• x) Read and summarize (This subtask x does not require tests with a computer. Some bullets per article is enough for your summary, feel free to write more if you like)
  • y) Find out frequency distribution of letters for a language that you know (other than English). What are the six most common letters? (This subtask y does not require tests with a computer if the question can be answered without them)
  • z) Choose a password manager. Explain:
    • What threats does it protect against?
    • What information is encrypted, what's not?
    • What's the license? How would you describe license's effects or categorize it?
    • Where is the data stored? If in "the cloud", which country / juristiction / which companies? If on local disk, where?
    • How is the data protected?
    • (This subtask z does not require tests with a computer).
  • a) ETAOIN. When asked to come up with encryption scheme in the class, almost everyone described a variation of a simple substitution chipher. As requested, now it's time to attack your own scheme! Crack this ciphertext:
  • b) Demonstrate the use of a password manager.
  • c) Encrypt and decrypt a message. Explain the purpose of each step. Explain why you choose the tool you're using. (You can use any tool you want. You must do and report the encryption at the same time, it's not enough to try to remember what we did in the class. )
  • m) Voluntary bonus: send and receive encrypted message over email.
  • n) Voluntary bonus, easy: try rot13, the military grade top-secret encryption of the top-2 empire of year zero. Could double rot13 provide extra security?
  • o) Voluntary difficult bonus, requries coding skills: Cryptopals (recommended, if you have what it takes).


  • Frequency distributions for most languages can be found in search engines and probably Wikipedia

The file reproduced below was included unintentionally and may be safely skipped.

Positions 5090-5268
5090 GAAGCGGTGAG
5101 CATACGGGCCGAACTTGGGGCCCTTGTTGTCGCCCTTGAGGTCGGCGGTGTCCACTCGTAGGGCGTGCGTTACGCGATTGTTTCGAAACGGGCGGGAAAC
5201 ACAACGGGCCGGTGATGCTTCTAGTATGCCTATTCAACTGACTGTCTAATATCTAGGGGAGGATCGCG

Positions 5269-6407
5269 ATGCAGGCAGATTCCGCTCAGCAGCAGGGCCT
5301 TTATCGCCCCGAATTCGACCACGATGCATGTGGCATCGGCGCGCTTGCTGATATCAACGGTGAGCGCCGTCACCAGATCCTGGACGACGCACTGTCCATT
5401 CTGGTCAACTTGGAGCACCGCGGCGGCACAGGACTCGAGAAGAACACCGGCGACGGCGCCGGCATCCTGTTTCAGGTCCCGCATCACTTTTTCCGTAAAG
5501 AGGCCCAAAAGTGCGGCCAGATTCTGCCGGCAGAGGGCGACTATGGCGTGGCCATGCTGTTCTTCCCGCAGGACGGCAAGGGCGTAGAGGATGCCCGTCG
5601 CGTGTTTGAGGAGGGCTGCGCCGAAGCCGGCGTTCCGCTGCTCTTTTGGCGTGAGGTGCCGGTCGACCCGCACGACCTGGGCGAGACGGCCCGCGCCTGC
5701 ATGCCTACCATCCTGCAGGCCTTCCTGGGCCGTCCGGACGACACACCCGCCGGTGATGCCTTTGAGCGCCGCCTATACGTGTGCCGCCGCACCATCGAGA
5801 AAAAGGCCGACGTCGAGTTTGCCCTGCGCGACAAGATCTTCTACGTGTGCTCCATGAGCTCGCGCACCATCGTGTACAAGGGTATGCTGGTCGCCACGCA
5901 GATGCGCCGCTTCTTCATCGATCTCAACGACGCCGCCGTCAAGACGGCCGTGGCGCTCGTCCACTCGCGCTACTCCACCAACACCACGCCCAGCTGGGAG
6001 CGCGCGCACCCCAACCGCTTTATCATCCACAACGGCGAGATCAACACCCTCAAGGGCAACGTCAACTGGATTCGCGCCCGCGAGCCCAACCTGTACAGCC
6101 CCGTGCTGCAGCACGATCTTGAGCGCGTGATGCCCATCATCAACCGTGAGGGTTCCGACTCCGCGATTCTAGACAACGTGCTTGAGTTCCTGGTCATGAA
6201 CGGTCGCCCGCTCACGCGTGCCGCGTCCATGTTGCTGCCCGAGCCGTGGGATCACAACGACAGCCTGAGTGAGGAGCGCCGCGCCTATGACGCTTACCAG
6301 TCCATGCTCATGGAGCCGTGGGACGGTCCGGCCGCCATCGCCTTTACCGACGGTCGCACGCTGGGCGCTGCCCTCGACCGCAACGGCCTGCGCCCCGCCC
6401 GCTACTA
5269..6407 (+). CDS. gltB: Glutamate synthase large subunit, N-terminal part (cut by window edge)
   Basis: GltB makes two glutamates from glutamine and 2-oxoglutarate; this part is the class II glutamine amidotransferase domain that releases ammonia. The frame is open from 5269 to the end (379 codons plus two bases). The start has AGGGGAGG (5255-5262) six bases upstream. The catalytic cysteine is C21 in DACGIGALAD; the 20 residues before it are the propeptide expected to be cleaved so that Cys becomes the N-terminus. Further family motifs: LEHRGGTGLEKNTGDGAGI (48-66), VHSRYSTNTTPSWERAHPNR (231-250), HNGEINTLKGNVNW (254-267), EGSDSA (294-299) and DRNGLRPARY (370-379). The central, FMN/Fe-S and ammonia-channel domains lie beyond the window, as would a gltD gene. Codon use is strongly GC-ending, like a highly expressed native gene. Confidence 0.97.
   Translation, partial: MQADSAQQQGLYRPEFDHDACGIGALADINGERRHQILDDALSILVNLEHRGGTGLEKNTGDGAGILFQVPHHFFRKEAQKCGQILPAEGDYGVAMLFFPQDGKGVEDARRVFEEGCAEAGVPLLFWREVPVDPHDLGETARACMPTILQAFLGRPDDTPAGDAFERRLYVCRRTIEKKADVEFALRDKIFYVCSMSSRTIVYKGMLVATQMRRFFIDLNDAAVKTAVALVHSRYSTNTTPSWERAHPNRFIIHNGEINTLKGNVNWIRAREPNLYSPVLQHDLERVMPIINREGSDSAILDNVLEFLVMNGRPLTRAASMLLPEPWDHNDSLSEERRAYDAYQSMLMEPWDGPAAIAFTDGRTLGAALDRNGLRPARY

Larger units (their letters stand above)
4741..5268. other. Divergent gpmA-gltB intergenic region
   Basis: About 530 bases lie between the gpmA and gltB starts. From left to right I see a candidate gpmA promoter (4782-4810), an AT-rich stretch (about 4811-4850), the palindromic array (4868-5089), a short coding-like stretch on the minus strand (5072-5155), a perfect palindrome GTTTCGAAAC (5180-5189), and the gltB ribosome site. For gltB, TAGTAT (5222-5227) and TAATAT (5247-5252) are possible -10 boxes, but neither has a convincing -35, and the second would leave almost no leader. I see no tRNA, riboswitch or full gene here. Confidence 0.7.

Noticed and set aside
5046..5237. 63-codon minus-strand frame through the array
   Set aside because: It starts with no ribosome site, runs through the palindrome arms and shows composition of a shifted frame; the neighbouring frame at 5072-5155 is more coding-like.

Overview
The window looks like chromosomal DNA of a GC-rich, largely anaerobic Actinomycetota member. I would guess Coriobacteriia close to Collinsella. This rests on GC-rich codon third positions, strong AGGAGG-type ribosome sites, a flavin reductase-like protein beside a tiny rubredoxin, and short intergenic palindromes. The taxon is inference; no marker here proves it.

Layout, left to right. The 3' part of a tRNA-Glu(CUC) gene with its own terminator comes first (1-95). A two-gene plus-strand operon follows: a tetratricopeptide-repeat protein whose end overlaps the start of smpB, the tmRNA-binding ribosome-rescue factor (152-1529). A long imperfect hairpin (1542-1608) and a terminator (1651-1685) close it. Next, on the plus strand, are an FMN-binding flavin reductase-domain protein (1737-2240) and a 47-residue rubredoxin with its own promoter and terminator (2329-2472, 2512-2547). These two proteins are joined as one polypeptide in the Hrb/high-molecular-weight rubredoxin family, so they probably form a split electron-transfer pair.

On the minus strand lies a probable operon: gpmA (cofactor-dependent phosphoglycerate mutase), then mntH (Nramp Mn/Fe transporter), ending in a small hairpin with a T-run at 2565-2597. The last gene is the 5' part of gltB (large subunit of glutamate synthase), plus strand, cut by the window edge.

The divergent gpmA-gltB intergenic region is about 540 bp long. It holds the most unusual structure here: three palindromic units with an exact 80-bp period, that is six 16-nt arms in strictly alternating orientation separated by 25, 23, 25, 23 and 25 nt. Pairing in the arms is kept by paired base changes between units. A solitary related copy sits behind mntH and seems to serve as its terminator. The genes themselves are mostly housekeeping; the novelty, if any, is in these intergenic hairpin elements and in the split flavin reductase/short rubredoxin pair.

• Some examples of password managers include 'pass' ( and KeePassXC. There are also many others.
    • This challenge can be solved with pen and paper, no coder skills required. (Like most things, it's faster with a computer, though.)
    • Just like this course, the cleartext is in English
    • Looking at word lengths and spaces, this ciphertext is likely using a simple substitution cipher.
    • Use your eyes - can you identify possible common words or parts of them?
    • After ruling out Caesar (e.g. rot13), we can use frequency analysis
    • Most common letter in English is E, the second most common is T... The frequency table is ETAOIN shrdlu.
      • Frequency is about statistics and probability. It's not guaranteed that E is the most common, it's just likely. Especially short texts make statistical analysis less efficient.
      • It's much more likely that most common letters are from ETAOIN than the from the least frequent j, x or z.
    • Use your sisu
      • If first guess does not crack it, try another one.
      • Make notes as you work.
      • Document your approaches and how far you can get, even if you couldn't crack the whole thing.
  • O'Reilly Learning € (former Safari) is a bit pricey, but Haaga-Helia students get free access trough Haaga-Helia library A-Z page.

h4 September2023!

You will learn about two key vectors for initial compromize: passwords and phising.

  • x) Read or watch and summarize (This subtask x does not require tests with a computer. Some bullets per article is enough for your summary, feel free to write more if you like)
  • a) Install Hashcat. Test it with a sample hash. See Karvinen 2022: Cracking Passwords with Hashcat
  • b) Crack this hash: 8eb8e307a6d649bc7fb51443a06a216f
  • c) Gone phising. Create a phising email. In addition to the email, you must explain your tactics and the scennario where the phising email is used. (This subtasks does not require tests with a computer).
  • m) Voluntary: Compile John the Ripper, Jumbo version. Karvinen 2023: Crack File Password With John.
  • n) Voluntary: Crack a zip file password